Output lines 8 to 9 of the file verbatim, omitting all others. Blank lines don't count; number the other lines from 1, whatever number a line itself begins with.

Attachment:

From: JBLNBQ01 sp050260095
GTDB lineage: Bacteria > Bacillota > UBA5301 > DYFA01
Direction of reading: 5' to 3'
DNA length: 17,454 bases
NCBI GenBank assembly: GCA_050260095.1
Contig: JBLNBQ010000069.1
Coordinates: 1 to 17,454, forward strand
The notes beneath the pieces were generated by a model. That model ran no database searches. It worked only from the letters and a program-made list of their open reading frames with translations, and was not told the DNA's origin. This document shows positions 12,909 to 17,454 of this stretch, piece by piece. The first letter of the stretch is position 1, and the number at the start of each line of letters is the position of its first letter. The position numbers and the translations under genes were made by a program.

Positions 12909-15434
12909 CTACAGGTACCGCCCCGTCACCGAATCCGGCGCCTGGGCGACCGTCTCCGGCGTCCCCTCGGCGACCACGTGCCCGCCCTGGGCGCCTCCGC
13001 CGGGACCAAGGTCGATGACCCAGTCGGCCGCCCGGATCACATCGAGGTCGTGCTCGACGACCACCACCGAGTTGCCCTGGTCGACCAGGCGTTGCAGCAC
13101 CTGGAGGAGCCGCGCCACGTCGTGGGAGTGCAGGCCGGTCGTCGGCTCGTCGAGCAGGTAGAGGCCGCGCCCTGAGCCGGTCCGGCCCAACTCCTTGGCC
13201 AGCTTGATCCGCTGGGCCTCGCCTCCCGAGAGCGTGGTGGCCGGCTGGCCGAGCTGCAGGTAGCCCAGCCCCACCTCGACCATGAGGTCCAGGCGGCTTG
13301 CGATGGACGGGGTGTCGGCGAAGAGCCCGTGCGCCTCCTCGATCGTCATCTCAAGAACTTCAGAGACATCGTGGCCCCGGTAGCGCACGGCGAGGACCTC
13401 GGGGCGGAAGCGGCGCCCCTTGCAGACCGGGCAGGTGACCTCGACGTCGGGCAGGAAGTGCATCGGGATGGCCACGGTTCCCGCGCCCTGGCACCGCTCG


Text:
The notes beneath the pieces were generated by a model. That model ran no database searches. It worked only from the letters and a program-made list of their open reading frames with translations, and was not told the DNA's origin. This document shows positions 12,909 to 17,454 of this stretch, piece by piece. The first letter of the stretch is position 1, and the number at the start of each line of letters is the position of its first letter. The position numbers and the translations under genes were made by a program.

Positions 12909-15434